You are responsible for your prescriptions. Ensure that you understand why you are taking the medication prescribed to you. If you are unsure, ask your hepatologist, liver specialist nurse, GP or Practice Nurse to explain.
Order your medications well in advance – some GP practices take 24-48 hours to turn around prescription requests.
Scotland, Wales and Northern Ireland provide free prescriptions to everyone while England does not. Prescription charges will increase to £8.40 in England on April 1st 2016.
If you pay for your prescriptions, check with your pharmacist if you are entitled to any benefits or consider a prescription prepayment certificate. For more information about UK precription charges and exemptions, the Boots website is very helpful.
If you have to pay for your prescriptions, you can save money by buying a PPC. It is worth it if you need to pay for more than 4 prescription items in three months or 14 prescription items in twelve months. You can only buy a PPC for your own prescriptions.
The annual Prescription Prepayment Certificate (PPC) has been frozen at £104 and the 3 month PPC at £29.10.
For more information, visit the NHS website.
People with Primary Sclerosing Cholangitis (PSC) are suffering from a long term liver condition. Furthermore, over 70% of people with PSC also suffer from Inflammatory Bowel Disease (IBD) and/or another immune-medicated disease. Like others with long-term conditions, PSCers must pay for their prescriptions, often needing multiple medications at once. Prescription charges impose costs on people with chronic conditions for the medicine that keeps them well or even alive, not to mention the additional costs if their illnesses flare-up. The Prescription Charges Coalition campaigns to end unfair prescription charges for people with long-term medical conditions like PSC and IBD.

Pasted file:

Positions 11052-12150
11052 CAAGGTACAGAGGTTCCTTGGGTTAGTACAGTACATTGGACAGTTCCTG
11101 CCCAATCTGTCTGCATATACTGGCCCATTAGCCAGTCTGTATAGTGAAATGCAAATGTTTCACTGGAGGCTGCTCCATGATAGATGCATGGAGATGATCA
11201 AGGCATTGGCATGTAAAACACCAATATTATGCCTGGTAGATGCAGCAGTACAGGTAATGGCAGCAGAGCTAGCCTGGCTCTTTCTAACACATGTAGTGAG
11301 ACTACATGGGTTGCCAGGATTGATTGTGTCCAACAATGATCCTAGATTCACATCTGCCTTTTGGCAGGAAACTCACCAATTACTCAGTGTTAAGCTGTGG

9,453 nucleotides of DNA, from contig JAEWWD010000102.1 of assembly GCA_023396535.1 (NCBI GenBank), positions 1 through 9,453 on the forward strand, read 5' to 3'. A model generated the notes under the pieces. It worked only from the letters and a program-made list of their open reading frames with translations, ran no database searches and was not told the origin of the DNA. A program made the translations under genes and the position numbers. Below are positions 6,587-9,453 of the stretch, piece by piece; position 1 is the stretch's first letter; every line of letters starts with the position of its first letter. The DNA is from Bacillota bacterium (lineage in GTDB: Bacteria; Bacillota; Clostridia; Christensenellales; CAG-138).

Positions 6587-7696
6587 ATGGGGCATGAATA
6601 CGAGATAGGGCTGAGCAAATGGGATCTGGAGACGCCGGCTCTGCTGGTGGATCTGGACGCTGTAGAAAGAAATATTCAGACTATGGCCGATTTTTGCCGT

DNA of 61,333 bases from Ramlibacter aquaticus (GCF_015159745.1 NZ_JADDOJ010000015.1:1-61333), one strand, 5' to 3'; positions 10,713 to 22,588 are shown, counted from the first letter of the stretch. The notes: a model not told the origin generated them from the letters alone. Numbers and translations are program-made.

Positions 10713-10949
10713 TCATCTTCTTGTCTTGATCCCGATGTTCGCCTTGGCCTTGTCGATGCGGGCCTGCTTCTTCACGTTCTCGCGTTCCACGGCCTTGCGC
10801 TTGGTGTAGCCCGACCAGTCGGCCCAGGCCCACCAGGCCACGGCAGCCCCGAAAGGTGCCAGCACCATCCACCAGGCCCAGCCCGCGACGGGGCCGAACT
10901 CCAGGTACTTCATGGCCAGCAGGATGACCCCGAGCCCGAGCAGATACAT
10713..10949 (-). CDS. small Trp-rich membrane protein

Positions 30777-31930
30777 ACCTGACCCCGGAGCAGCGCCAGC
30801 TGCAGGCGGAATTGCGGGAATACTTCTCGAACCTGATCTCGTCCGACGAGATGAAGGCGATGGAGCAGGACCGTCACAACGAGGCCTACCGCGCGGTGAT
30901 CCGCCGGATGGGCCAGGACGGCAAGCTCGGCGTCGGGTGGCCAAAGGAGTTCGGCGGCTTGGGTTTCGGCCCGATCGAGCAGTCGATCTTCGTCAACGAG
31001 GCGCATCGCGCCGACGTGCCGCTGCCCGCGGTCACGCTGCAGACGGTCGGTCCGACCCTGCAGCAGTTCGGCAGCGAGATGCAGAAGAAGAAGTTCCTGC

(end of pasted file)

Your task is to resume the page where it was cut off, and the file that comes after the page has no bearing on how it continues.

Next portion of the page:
News: PSC Support joins the Prescription Charges Coalition (February 2014)
News: Pharmacists to police exempt prescriptions (Jan 2015)
It can be frustrating when our GP calls us in for a prescription review every six months when we expect to be on our medication for life. However, your GP is just doing their job and must check that the dosage and medication is correct for diagnostic and prescribing purposes. Cost and waste are huge issues. Some PSCers arrange to have their prescription review over the phone rather than take time with an appointment. It is a great opportunity to update your GP on any PSC-related issues.
Experiencing Ursodeoxycholic Acid Prescriptions Problems?
We've been hearing from some PSCers that their pharmacists are experiencing availability issues when fulfilling Ursodeoxycholic acid prescriptions. We have been in contact with Dr Falk Pharma Limited, who are a manufacturer of Urso. They report that there are no current manufacturing or distribution issues at this time (November 2014). Read more